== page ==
UM, MSU Won't Release Campus COVID-19 Numbers
As college students returned to class, Montana’s two largest universities are not disclosing COVID-19 cases on campus. Local health departments are taking different approaches when it comes to reporting the numbers. Some faculty say they’d feel safer knowing the details of COVID-19’s movement at their school.
The University of Montana’s Faculty Senate approved a resolution this week asking administrators to release information that gives a picture of the possible spread of COVID-19 on campus.
Chris Palmer is the faculty senate president and a professor of chemistry at UM. Palmer says, "Faculty passed a resolution that reflects our concerns and also, I think, the concerns and wishes of the entire campus community to have access to up-to-date information on the status of COVID-19 on campus."
Palmer said not knowing the situation on campus only adds to the anxiety that people are already feeling. But officials from both UM and MSU have said the schools won’t be publishing data.
Brock Tessman, deputy commissioner of higher education for the Montana University System, said university officials have left it up to local public health departments to make decisions about releasing information and that practice will continue.
"It certainly makes sense for public health to be the tracker of record."
Tessman said there isn’t a University System-wide policy in place that would dictate how numbers should be published. But generally speaking, he said university officials are concerned with releasing data that could potentially single out a student or faculty member.
"We have segments of campus that are pretty small so it would be pretty easy to identify someone with very little information," he said.
Cindy Farr with the Missoula City-County Health Department said the health department does not release information related to the location of positive cases, except in rare circumstances. She said the health department is keeping track of cases at UM and around Missoula but doesn’t plan on publishing an update on COVID-19 cases specific to the university. Farr said the health department would support the university doing that. But she said that decision is up to school officials.
"Generally, we would actually wait until the university approached us and said, 'hey we would like to release this information.' That’s just the way we’ve always done it with all organizations."
In Gallatin County, home of Montana State University, health officials have decided to publish school-specific COVID-19 case numbers once a week.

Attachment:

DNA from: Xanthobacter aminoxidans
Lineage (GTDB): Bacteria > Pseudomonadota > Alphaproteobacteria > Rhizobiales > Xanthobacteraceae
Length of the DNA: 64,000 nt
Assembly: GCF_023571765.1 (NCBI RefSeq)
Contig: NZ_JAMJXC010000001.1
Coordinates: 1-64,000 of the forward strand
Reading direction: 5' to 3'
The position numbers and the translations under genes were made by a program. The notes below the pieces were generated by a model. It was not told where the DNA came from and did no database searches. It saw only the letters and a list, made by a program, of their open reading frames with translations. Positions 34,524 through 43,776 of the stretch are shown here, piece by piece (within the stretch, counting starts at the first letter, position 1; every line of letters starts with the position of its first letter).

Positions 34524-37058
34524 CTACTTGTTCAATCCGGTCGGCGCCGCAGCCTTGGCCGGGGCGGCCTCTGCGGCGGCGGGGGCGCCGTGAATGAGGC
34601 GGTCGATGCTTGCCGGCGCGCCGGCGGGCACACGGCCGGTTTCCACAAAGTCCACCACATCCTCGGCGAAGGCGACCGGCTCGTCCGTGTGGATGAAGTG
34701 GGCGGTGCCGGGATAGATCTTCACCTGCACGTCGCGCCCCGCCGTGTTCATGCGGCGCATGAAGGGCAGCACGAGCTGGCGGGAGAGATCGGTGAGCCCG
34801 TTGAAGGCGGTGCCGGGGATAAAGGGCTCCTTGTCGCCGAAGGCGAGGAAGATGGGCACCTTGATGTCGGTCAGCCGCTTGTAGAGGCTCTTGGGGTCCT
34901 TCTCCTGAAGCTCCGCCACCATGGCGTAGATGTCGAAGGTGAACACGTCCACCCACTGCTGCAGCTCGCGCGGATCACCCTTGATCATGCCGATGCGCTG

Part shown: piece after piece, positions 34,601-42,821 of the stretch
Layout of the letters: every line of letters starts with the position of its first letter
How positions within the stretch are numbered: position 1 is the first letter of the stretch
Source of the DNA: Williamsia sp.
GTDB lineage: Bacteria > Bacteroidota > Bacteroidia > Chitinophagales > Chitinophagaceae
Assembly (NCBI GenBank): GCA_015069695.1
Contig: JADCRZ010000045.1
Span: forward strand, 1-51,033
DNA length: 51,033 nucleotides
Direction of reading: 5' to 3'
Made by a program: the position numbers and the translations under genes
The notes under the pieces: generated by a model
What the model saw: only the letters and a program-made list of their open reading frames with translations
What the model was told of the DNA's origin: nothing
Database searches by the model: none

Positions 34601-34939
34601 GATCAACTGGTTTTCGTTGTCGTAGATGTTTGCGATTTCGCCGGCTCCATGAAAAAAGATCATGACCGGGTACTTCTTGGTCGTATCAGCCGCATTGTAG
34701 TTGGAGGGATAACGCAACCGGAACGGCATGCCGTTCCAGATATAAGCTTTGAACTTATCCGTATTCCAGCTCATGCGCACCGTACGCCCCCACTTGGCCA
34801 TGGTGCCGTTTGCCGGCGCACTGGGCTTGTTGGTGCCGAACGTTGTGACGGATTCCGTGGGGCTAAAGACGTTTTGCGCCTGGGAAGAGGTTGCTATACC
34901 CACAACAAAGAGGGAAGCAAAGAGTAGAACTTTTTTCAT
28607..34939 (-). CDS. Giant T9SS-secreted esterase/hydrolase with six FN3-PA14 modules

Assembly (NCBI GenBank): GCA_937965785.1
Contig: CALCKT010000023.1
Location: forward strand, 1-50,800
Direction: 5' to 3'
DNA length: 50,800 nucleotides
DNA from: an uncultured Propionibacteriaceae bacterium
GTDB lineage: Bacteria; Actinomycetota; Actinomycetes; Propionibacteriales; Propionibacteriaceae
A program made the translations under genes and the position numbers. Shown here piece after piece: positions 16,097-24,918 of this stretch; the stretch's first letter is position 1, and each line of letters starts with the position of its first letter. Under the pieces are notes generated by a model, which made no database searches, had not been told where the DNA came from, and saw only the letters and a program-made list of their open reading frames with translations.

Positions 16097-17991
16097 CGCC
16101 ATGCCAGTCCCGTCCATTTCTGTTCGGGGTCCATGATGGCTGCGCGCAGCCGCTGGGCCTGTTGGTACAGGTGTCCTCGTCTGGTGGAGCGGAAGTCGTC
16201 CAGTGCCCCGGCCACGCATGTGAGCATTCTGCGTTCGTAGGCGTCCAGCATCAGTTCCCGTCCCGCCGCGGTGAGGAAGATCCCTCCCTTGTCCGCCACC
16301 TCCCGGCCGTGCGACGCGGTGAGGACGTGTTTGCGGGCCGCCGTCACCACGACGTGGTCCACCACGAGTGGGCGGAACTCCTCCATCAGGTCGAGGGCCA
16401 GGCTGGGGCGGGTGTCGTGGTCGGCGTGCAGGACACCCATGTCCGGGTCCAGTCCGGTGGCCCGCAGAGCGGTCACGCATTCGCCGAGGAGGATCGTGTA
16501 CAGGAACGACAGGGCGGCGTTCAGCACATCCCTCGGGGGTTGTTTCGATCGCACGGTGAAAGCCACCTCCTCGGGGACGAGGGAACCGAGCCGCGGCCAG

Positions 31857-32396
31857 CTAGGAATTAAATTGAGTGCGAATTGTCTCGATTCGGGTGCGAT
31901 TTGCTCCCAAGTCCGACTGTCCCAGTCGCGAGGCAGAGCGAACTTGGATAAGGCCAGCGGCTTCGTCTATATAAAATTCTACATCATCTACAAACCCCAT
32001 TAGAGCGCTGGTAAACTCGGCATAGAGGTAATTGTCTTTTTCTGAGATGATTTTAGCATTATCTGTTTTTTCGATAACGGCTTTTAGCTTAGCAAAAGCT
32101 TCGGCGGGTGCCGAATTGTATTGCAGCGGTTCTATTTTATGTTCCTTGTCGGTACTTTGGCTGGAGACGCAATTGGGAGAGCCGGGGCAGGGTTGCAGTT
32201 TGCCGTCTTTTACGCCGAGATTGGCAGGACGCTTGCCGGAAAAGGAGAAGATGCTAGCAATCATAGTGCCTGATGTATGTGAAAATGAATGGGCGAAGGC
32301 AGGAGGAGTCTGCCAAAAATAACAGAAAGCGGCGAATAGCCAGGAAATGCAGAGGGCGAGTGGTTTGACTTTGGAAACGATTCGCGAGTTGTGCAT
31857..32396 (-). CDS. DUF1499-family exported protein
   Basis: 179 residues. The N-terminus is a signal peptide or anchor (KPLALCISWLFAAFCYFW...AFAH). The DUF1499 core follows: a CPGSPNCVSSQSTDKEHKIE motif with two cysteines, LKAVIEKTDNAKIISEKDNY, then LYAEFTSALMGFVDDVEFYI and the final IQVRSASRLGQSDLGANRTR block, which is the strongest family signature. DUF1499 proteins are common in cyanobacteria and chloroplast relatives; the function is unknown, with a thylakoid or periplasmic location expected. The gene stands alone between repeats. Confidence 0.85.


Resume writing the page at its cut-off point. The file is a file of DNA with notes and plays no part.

Matt Kelley is the health officer for Gallatin County.
"And so we’re going to do our best to give the community updates on how things are going, but do so in a way that’s reasonable and that respects the privacy of the people who are at MSU or in those K-12 settings."
Kelly says that since MSU students moved in last week, 31 cases of COVID-19 have been associated with the school’s Bozeman campus.
Other universities around the country are taking a different approach.
Meloney Linder is the vice president of marketing and communications at the University of North Dakota. The university in Grand Forks created a dashboard that shows in real-time how many people on campus have tested positive for COVID-19 or are in quarantine. That's broken down into faculty, staff and students.
"That’s one of the things that we’re getting the most positive feedback [on] is that our community really feels like they have a great pulse because it’s not once per week, they’re seeing it live."
Linder said the dashboard doesn’t reveal any personal or identifiable information, so the university isn’t concerned about breaching privacy.
Linder said the dashboard is a way to give people confidence that university officials are monitoring cases and allows people to assess the situation so they can feel comfortable on campus.
"And it gives us as leaders an opportunity to really see the trends, you know, live, about what are the spikes happening over a day, not weeks."
Deputy commissioner of the Montana University System Tessman told state lawmakers at a committee meeting last week that university officials will look at a variety of factors to determine whether campuses remain safe for in-person instruction, including the number of positive cases on campus.
Palmer at the University of Montana said faculty and staff would like to be a part of that decision-making process, but they can’t when they don’t have the relevant information.